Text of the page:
The 44 ST* files (ST = Sleep Telemetry) were obtained in a 1994 study of temazepam effects on sleep in 22 Caucasian males and females without other medication. Subjects had mild difficulty falling asleep but were otherwise healthy. The PSGs of about 9 hours were recorded in the hospital during two nights, one of which was after temazepam intake, and the other of which was after placebo intake. Subjects wore a miniature telemetry system with very good signal quality described in [8].

Files are named in the form ST7ssNJ0-PSG.edf where ss is the subject number, and N is the night.

EOG, EMG and EEG signals were sampled at 100 Hz, and the event marker at 1 Hz. The physical marker dimension ID+M-E relates to the fact that pressing the marker (M) button generated two-second deflections from a baseline value that either identifies the telemetry unit (ID = 1 or 2 if positive) or marks an error (E) in the telemetry link if negative. Subjects and recordings are further described in the file headers, the descriptive spreadsheet ST-subjects.xls, and in [1].

Software for viewing EDF and EDF+ files

Both EDF and EDF+ formats are free and can be viewed using free software such as:

An easy way to view these recordings using Polyman is to select File → Open → File(s)... to open a PSG.edf file and its corresponding .Hypnogram.edf file; then select File → Apply Template → Browse... to open SC-cassette.xml (for an SC PSG) or ST-telemetry.xml (for an ST PSG).

Applications using WFDB library version 10.4.5 (February 2008) or later can read EDF files directly with no conversion required. Note that the WFDB library does not decode annotations in EDF+ files, however.

Version History

Database Creator and Contact

Bob Kemp, The Netherlands bk at hsr dot nl

References

  1. B Kemp, AH Zwinderman, B Tuk, HAC Kamphuisen, JJL Oberyé. Analysis of a sleep-dependent neuronal feedback loop: the slow-wave microcontinuity of the EEG. IEEE-BME 47(9):1185–1194 (2000)
  2. MS Mourtazaev, B Kemp, AH Zwinderman, HAC Kamphuisen. Age and gender affect different characteristics of slow waves in the sleep EEG. Sleep 18(7):557–564 (1995).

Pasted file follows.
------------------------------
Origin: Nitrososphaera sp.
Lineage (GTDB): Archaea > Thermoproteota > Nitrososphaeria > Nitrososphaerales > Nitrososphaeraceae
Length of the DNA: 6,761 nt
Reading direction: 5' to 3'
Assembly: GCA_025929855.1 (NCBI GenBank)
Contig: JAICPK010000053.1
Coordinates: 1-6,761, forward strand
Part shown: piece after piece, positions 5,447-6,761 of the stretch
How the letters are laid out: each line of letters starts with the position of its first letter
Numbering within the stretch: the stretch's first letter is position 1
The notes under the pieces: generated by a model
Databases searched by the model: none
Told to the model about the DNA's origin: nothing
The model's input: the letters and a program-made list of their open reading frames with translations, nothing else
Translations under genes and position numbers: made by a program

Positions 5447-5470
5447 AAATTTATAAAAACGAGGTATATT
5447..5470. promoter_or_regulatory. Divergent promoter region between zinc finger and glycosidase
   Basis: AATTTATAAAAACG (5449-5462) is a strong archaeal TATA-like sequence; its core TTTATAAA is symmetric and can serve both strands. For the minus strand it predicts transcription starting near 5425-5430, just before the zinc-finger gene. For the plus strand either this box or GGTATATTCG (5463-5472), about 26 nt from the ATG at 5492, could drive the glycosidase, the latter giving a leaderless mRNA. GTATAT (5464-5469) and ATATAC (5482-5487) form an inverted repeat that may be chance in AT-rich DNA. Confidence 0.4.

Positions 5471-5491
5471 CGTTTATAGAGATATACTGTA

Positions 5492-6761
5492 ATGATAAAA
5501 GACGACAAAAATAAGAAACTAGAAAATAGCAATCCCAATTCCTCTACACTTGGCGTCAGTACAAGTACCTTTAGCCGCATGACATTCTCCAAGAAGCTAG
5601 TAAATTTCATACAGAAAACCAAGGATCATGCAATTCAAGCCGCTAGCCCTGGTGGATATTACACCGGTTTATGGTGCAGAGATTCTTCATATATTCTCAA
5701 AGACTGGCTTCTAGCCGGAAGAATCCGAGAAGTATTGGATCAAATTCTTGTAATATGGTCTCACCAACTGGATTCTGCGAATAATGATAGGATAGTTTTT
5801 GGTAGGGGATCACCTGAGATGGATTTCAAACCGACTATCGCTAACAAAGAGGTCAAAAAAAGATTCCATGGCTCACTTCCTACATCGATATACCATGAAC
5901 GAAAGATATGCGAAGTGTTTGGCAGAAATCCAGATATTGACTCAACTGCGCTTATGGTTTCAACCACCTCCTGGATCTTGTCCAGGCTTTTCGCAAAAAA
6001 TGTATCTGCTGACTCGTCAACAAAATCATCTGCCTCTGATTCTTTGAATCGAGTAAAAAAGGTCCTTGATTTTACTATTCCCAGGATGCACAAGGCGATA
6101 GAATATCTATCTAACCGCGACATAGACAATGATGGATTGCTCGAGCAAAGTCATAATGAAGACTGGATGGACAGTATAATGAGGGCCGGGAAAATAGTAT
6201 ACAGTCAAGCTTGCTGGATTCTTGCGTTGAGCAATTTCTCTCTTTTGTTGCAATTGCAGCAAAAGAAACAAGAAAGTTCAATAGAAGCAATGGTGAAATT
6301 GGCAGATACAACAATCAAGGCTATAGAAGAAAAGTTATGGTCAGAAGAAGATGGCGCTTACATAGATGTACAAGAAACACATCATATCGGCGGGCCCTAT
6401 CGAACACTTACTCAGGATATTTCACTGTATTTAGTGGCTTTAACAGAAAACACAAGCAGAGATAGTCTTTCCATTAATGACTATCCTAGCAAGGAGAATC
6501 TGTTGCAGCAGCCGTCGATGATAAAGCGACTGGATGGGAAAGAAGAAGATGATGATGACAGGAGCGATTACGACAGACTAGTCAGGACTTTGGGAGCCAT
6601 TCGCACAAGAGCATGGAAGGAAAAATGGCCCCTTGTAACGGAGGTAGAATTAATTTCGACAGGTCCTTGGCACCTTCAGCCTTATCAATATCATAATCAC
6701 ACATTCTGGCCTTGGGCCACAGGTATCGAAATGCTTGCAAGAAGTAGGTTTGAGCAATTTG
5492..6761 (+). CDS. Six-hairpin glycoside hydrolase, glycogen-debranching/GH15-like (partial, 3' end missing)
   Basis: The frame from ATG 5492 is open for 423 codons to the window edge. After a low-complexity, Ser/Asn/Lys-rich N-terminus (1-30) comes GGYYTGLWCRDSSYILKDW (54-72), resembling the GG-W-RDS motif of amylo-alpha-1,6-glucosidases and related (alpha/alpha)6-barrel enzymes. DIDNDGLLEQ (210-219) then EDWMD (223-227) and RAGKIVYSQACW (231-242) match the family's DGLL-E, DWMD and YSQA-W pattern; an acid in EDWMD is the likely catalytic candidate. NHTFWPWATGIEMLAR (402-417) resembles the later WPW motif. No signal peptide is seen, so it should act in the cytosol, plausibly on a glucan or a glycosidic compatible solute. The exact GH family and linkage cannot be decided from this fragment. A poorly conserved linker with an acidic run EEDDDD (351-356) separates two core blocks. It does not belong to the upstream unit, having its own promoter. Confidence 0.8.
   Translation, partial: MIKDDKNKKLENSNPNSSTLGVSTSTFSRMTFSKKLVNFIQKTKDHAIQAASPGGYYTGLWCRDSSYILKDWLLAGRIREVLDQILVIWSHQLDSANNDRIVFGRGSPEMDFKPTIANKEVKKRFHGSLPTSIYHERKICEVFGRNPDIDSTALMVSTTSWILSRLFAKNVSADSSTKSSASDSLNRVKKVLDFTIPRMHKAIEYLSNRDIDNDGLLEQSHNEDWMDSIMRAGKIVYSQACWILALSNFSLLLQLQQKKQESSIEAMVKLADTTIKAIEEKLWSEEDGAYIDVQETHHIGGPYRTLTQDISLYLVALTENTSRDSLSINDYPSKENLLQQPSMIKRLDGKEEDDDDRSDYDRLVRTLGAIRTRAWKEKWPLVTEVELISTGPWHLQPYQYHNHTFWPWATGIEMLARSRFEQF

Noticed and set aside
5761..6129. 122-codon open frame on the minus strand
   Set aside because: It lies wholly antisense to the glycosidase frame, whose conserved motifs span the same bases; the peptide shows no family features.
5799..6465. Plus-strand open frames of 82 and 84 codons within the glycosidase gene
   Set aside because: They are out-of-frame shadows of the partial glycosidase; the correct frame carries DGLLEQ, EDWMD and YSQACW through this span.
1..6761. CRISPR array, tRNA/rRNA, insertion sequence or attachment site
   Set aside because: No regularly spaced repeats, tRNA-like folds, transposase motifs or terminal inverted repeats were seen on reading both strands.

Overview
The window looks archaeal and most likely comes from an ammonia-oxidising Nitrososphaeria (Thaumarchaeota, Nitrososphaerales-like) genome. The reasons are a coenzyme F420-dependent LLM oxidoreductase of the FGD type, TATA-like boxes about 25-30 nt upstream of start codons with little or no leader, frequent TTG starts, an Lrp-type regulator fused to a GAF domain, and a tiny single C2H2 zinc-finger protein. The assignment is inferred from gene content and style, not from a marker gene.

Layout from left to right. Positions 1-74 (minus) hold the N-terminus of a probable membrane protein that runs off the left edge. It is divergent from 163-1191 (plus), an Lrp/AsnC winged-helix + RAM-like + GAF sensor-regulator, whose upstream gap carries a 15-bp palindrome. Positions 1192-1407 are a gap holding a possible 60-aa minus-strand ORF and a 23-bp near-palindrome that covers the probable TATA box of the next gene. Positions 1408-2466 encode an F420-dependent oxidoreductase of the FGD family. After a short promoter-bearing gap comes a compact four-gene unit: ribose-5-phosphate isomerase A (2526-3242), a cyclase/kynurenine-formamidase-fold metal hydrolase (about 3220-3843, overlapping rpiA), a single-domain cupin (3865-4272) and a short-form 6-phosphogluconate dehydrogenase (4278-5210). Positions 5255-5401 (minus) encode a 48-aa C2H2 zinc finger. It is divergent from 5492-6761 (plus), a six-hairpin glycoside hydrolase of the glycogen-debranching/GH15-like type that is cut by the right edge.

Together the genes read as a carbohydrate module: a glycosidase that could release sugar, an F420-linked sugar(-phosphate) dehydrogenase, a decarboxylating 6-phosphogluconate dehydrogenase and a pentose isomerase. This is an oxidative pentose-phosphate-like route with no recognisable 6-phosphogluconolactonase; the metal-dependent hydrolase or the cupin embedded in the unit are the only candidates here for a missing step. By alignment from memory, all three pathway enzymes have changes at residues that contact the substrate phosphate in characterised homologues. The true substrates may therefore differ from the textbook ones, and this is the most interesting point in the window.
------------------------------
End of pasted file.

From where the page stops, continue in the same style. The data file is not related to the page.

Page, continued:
3. A Rechtschaffen, AE Kales. A manual of standardized terminology, techniques and scoring systems for sleep stages of human subjects. Los Angeles, CA: UCLA Brain Information Service. Brain Research Institute 10 (1968).
  4. B van Sweden, B Kemp, HAC Kamphuisen, EA van der Velde. Alternative electrode placement in (automatic) sleep scoring (Fpz-Cz/Pz-Oz versus C4-A1/C3-A2). Sleep 13(3):279–283 (1990).
  5. B Kemp, A Värri, AC Rosa, KD Nielsen, J Gade. A simple format for exchange of digitized polygraphic recordings. Electroencephalography and Clinical Neurophysiology 82:391–393 (1992).
  6. B Kemp, J Olivan. European data format 'plus' (EDF+), an EDF alike standard format for the exchange of physiological data. Clinical Neurophysiology 114:1755–1761 (2002).
  7. B Kemp. Model-based monitoring of human sleep stages. Ph.D. thesis, Twente University (1987).
  8. B Kemp, AJMW Janssen, MJ Roessen. A digital telemetry system for ambulatory sleep recording. In: Sleep-Wake Research in The Netherlands 4, eds ML Coenen and J Arends, Dutch Society for Sleep Wake Research, pp 129–132 (1993).
Icon  Name                    Last modified      Size  Description
[PARENTDIR] Parent Directory - [   ] RECORDS 2018-04-05 11:44 6.2K list of record names [   ] RECORDS-v1 2018-04-05 11:44 1.0K list of record names [   ] SC-subjects.xls 2018-04-05 11:44 24K [DIR] sleep-cassette/ 2018-04-05 12:12 - [DIR] sleep-telemetry/ 2018-04-05 12:14 - [   ] ST-subjects.xls 2018-04-05 12:14 23K [   ] MD5SUMS 2018-08-30 16:38 272 [   ] SHA1SUMS 2018-08-30 16:38 320 [   ] SHA256SUMS 2018-08-30 16:38 464

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Updated Friday, 28 October 2016 at 16:58 EDT